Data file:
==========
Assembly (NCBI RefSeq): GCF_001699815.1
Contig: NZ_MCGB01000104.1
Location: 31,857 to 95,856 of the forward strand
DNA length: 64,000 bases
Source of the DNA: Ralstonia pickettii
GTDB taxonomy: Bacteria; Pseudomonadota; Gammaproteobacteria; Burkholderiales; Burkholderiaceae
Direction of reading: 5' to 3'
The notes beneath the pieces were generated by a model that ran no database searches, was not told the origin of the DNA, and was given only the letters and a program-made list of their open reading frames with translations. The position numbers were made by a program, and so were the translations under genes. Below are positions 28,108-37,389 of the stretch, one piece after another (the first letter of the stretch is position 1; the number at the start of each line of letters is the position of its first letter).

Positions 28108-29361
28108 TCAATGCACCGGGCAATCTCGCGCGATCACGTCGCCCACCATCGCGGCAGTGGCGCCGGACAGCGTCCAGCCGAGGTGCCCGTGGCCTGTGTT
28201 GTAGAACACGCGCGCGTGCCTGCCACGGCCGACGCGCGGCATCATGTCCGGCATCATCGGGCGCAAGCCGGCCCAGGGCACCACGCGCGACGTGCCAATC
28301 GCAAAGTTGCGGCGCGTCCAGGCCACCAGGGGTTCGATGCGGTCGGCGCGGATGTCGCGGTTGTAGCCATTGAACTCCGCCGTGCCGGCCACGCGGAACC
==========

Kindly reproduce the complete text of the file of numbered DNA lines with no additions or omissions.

Assembly (NCBI RefSeq): GCF_001699815.1
Contig: NZ_MCGB01000104.1
Location: 31,857 to 95,856 of the forward strand
DNA length: 64,000 bases
Source of the DNA: Ralstonia pickettii
GTDB taxonomy: Bacteria; Pseudomonadota; Gammaproteobacteria; Burkholderiales; Burkholderiaceae
Direction of reading: 5' to 3'
The notes beneath the pieces were generated by a model that ran no database searches, was not told the origin of the DNA, and was given only the letters and a program-made list of their open reading frames with translations. The position numbers were made by a program, and so were the translations under genes. Below are positions 28,108-37,389 of the stretch, one piece after another (the first letter of the stretch is position 1; the number at the start of each line of letters is the position of its first letter).

Positions 28108-29361
28108 TCAATGCACCGGGCAATCTCGCGCGATCACGTCGCCCACCATCGCGGCAGTGGCGCCGGACAGCGTCCAGCCGAGGTGCCCGTGGCCTGTGTT
28201 GTAGAACACGCGCGCGTGCCTGCCACGGCCGACGCGCGGCATCATGTCCGGCATCATCGGGCGCAAGCCGGCCCAGGGCACCACGCGCGACGTGCCAATC
28301 GCAAAGTTGCGGCGCGTCCAGGCCACCAGGGGTTCGATGCGGTCGGCGCGGATGTCGCGGTTGTAGCCATTGAACTCCGCCGTGCCGGCCACGCGGAACC